Mr. Surendra Naik, Additional Collector and Additional District Magistrate, North Goa, graduated in law from V. M. Salgaocar College of Law in the year 1999 and shares his views and experiences in his long and successful career. This Interview was conducted by AJAY BORKAR of GR Kare College of Law
IN THIS INTERVIEW HE TALKS ABOUT:
Being part of Government setup
His responsibilities as a Magistrate and
- Views on retirement
1. What could be a short introduction of yourself?
A humble ordinary citizen of India, with zeal for social work and to contact with common people, to work for their cause.
2. Please elaborate on the motivating factors which helped you in choosing legal studies?
Right from my childhood, I always dreamt of being part of the Indian judiciary since my father always wished that I either become a lawyer or a judge.
3. How would you describe your academic career while at V. M. Salgaocar College of Law, Goa?
I did my three years degree course in law in V. M. Salgaocar College of Law. I was privileged to have good faculty, who introduced me to the various legal aspects and assisted me in understanding them. I was ranked 1st in all three years at the Goa university.
Further, as the institution was located in Panaji which is a hub for lawyers, I had the opportunity to intern with advocate F.E. Noronha in Panjim, wherein I gained some practical knowledge of dealing with the clients and attending cases in court.
4. What role do you think mooting plays in a law student’s life?
I hold moot courts at a very high esteem. I think each and every student of law should compulsorily participate in moot court. It enhances their power of understanding and analysing legal situations and enhancing their power of arguments and plays a major role in their overall personality development and legal ethics.
5. Please tell us about how you decided to pursue your career in civil services? Were you considering any other opportunities?
After completing by graduation in law, I applied and received Sanad from the Bar Council of Maharashtra and Goa. Also, I joined the chamber of Adv. F.E. Noronha in Panjim, who was basically practicing in various Civil Courts, Tribunals, Revenue Court and also in the High Court of Bombay at Goa. I had an opportunity to work with him for about 7 months. During this time, there appeared an advertisement for post of Mamlatdar, Joint Mamlatdar and Asst. Director of Civil Supply through GPSC, for which I casually applied.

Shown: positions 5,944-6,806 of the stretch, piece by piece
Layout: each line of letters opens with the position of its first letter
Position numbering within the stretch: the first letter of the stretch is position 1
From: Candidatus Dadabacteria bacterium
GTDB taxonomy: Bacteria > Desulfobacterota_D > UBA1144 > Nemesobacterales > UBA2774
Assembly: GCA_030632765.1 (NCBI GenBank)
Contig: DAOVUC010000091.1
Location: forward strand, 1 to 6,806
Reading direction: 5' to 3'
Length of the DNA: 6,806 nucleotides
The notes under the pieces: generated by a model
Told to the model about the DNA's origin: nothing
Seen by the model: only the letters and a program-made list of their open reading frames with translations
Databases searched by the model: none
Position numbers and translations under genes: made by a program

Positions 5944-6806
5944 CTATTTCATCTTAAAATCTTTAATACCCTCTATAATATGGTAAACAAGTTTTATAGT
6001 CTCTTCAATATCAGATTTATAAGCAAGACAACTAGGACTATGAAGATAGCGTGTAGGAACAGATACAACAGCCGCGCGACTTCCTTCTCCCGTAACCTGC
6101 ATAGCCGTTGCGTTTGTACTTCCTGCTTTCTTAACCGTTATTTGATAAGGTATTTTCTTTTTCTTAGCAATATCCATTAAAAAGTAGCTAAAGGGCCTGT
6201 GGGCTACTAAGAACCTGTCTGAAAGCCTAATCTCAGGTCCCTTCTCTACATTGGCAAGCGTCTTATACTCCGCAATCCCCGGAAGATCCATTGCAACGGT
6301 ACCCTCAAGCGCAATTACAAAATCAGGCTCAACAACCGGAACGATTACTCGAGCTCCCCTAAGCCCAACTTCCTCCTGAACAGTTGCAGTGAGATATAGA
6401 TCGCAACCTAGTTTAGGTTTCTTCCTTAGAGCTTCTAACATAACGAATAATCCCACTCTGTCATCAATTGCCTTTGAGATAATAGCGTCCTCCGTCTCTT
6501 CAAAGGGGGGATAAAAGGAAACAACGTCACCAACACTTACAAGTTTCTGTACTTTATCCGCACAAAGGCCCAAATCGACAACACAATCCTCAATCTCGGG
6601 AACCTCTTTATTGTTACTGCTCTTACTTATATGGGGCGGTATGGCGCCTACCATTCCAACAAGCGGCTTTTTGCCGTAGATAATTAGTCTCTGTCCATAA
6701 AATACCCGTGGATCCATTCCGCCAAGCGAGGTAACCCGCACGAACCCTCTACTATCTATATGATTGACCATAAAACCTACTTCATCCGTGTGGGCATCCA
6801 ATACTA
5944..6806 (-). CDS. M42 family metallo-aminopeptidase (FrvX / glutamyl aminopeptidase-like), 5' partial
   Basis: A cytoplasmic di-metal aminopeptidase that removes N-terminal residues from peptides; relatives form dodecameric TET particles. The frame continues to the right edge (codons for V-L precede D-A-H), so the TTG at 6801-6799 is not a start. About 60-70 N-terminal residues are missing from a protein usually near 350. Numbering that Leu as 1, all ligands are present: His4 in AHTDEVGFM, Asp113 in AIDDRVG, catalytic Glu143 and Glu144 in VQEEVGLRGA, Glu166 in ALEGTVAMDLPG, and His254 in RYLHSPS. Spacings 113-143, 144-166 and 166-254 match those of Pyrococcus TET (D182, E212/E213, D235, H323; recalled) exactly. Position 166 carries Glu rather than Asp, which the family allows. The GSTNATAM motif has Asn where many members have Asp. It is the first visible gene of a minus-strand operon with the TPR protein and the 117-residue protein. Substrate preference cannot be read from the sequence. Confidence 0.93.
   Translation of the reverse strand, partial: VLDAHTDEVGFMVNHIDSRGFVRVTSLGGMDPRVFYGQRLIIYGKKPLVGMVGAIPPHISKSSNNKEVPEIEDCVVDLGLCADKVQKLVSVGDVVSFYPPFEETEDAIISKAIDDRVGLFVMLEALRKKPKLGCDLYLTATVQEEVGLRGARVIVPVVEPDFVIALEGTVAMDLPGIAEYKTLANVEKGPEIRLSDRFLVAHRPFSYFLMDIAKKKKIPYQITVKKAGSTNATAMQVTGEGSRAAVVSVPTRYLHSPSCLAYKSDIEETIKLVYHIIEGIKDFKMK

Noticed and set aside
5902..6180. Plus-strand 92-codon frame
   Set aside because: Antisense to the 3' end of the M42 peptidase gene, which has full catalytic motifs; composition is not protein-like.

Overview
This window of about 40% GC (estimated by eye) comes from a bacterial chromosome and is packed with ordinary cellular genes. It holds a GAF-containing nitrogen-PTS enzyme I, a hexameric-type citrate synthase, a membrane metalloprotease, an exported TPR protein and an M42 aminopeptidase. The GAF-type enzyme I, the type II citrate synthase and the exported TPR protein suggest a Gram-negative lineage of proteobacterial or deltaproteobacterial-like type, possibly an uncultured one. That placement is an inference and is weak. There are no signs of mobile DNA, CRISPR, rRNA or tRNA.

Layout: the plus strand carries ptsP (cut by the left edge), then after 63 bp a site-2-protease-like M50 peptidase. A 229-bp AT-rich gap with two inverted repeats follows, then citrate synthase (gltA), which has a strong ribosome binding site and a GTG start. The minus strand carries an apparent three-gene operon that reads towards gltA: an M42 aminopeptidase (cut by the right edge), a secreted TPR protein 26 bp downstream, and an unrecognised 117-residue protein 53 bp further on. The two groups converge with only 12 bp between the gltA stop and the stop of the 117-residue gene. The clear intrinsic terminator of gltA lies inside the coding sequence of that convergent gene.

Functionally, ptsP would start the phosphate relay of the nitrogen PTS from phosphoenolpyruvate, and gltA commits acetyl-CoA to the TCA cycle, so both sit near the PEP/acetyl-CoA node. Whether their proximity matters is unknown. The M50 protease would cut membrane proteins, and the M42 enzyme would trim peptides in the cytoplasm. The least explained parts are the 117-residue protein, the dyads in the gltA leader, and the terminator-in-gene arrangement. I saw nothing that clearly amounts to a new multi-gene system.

Thereafter I received a letter for written examination for which I appeared and then I received a letter for oral interview by the GPSC and subsequently I topped the said examination and oral interview and was ranked first in the selected candidates and immediately thereafter I received appointment letter as Mamlatdar. I always wanted to be a Civil Judge or Judicial Magistrate First Class, but during that time there were no advertisement of civil judge. The requirement was 3 years practice as lawyer which I could not fulfill.
6. What has your experience with legal education been like and how relevant do you feel it has been to your profession after graduating in law?
As per me, my legal education has helped me immensely. It changed my attitude and my way of looking towards everything. Qualification in Law was the basic requirement for the post of Mamlatdar. It also helped me immensely in discharging my duty as Presiding Officer of the Revenue Courts and also for performing many other quasi-judicial functions.
7. What are your main responsibilities as the Additional District Magistrate of North Goa?
Presently I am posted as Additional Collector and Additional District Magistrate, North Goa. My primary functions are mainly Administrative and I also carryout Quasi-Judicial functions under numerous Acts like the Mamlatdar Court Act, Land Revenue Code, RTI Act, etc. The criminal jurisdiction includes maintenance of law and order and various other preventive actions. I also have a duty of granting arm licenses under arms Act.
8. Do you think the level of law studies has gone down as compared during your time?
I don’t agree with this. However I think that as the time progresses, the law colleges are becoming more and more professional and training its students in various aspects. Even the introduction of 5 year course is a great step towards legal education. I think compared to our time, there is a lot of improvement in legal education and imparting of professional training to law students.
9. How do you manage your personal and professional life? Do you keep both separate?
Apart from professional life, one’s personal life is equally important. And one has to strike a perfect balance between both of them, if your personal life gets disturbed it also adversely affects your professional life. So you should also give time for your family.
10. Where do you see yourself after your retirement?
I think there is nothing like retirement in life. One should always keep on continuously contributing to society. Government service is just one phase and there are various opportunities for a competent person to contribute to the society, even after attaining the age of superannuation. One must always keep his body and mind healthy to live life to its fullest satisfaction.
11. Do you have any advice to all our readers out there?
It is only hardwork which is the key for success in any field and there are no shortcuts. Shortcuts are only for short term benefits. It is only hardwork which gives you success on long term basis. Overall apart from your hardwork there should always be honesty in whatever you do.